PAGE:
Don’t Use Old Vermouth
There used to be a time when the amount of dry vermouth that would make it into your Martini would have been better measured by an eye dropper instead of a jigger. To this day, you can still find little spray bottles being sold as “vermouth misters” to allow only the slightest amount of vermouth to be added to your Martini. When you are using that little vermouth in your Martini, that means that you are going through your vermouth very slowly, making it very, very old before you make even the slightest dent in it.
Vermouth is a wine. And like any wine, it will oxidize over time, which will impact its flavor. Vermouth is what is known as a fortified/aromatized wine (Port and Sherry are simply fortified wines). Fortification simply means adding an alcohol to the wine, usually brandy. This originally was done to help preserve it, the higher alcohol content would make it last longer. Aromatization means that herbs, spices, and botanicals have been added to it. The original intent of this was to produce a supposedly medicinal beverage, with wormwood being the key ingredient of vermouth, which is where it gets its name. These botanicals also had a side-effect of giving the wine a longer shelf-life, not because it reduced oxidation, but because it would sort of mask the effects of oxidation. Even with fortification and aromatization vermouth is still a wine, and so its shelf life, once opened, is limited.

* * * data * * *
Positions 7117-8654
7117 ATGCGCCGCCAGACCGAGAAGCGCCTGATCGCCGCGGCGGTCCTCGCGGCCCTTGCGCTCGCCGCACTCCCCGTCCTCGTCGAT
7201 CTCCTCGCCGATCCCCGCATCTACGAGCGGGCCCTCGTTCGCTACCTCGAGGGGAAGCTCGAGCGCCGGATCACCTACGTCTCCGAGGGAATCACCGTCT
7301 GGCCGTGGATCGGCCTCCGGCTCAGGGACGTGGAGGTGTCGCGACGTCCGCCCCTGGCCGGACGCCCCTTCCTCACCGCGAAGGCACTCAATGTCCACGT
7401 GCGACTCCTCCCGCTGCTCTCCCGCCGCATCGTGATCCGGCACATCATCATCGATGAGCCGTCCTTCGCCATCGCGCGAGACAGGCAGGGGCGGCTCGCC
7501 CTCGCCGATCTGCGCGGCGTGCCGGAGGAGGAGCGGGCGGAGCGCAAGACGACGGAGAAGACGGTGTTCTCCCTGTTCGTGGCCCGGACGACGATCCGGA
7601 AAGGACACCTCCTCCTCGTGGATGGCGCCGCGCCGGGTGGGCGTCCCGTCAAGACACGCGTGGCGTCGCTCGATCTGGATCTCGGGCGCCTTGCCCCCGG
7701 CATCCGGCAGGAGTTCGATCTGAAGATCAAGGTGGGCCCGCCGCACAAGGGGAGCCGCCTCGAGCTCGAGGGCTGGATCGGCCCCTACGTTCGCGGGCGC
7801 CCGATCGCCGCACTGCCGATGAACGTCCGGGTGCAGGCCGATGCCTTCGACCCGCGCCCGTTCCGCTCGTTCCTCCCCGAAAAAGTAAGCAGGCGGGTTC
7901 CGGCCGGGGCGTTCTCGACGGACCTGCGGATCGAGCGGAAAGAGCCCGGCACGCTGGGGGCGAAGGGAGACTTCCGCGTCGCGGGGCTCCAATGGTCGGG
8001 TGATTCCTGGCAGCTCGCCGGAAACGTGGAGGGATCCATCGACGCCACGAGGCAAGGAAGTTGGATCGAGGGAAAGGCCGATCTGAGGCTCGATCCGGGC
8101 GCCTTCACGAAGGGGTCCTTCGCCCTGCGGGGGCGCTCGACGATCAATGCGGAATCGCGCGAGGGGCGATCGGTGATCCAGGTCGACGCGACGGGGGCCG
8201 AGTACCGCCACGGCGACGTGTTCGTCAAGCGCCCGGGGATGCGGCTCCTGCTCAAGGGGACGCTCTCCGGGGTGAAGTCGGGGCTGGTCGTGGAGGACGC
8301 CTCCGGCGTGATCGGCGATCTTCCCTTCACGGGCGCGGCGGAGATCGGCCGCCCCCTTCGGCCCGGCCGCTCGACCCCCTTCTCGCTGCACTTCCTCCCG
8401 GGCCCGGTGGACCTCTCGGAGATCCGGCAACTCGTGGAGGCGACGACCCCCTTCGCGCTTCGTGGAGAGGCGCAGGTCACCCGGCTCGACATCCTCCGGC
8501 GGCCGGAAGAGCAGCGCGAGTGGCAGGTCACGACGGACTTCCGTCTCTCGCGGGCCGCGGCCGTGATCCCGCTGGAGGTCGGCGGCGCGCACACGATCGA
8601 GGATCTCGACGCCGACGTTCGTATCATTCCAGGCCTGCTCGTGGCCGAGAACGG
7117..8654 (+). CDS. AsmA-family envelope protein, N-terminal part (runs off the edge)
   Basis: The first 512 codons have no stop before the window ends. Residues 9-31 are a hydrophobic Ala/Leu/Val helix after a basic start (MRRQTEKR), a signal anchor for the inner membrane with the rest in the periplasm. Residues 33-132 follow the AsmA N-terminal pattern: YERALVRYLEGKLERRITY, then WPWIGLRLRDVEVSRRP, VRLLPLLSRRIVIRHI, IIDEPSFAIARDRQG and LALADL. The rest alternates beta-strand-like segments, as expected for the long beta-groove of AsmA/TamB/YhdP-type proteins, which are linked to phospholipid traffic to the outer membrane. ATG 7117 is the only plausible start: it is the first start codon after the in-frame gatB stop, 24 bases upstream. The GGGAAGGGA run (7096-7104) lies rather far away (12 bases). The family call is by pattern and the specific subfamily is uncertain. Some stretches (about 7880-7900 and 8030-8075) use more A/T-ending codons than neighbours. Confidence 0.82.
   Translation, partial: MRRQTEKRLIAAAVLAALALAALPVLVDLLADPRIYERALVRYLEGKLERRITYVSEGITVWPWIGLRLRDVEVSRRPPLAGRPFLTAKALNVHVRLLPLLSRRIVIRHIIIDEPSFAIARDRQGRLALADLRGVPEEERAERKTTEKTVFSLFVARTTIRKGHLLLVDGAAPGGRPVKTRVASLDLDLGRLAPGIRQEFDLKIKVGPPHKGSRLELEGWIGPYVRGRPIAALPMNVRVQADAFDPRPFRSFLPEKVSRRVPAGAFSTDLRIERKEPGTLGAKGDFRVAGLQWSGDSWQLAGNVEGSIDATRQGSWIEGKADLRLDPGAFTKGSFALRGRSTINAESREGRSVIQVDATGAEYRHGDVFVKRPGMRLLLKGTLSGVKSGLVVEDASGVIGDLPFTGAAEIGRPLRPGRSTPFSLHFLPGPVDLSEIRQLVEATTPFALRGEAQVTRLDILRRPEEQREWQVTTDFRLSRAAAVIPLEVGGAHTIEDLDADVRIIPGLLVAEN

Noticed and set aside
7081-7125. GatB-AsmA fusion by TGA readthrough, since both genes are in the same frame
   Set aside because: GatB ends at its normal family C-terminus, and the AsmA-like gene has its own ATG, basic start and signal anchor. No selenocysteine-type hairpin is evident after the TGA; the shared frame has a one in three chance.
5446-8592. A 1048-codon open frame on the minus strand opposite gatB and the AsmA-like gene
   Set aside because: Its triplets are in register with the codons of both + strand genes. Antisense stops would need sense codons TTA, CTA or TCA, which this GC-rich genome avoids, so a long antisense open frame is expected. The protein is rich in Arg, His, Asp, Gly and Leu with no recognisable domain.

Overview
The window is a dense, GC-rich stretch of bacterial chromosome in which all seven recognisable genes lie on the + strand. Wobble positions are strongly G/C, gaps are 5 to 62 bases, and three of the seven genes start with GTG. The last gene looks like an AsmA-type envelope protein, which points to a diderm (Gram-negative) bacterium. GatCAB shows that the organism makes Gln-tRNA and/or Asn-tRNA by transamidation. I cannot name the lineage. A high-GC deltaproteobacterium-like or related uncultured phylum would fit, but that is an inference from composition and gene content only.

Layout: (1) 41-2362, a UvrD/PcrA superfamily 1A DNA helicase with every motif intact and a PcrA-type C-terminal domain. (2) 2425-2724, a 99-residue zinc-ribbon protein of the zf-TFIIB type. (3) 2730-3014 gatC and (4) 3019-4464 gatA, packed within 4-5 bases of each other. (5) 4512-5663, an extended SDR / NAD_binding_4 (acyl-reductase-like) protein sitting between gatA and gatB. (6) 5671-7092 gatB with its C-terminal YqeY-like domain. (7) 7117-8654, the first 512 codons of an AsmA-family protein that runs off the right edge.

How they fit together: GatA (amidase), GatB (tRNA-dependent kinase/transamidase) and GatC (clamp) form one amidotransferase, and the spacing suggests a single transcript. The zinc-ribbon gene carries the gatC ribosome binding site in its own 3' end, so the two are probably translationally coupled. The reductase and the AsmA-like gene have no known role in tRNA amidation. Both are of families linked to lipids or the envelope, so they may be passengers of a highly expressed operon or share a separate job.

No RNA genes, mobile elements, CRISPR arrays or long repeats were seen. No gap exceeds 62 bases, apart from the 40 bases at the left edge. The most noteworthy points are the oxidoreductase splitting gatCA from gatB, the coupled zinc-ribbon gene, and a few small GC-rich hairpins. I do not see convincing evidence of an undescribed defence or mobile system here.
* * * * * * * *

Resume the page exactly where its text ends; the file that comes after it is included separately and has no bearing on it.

Those dusty bottles of vermouth you might have on your shelf are not going to do anything good for any drink you use them in. This could be part of what leads to the fear that some people have of vermouth, and hence the gymnastics they may go through to use as little of it as possible in their cocktails (the Martini specifically). You owe it to yourself, and the guests you are serving, to use as fresh of a bottle of vermouth as you can. This will mean buying as small a bottle as possible and keeping it refrigerated when not in use. If you have any doubts about the age of that bottle, then relegate it for use in cooking, where it works quite well.
1 1/2 oz gin
1/2 oz dry vermouth
dash orange bitters
Stir ingredients with ice.
Strain into a chilled cocktail coup.
Garnish with a lemon twist.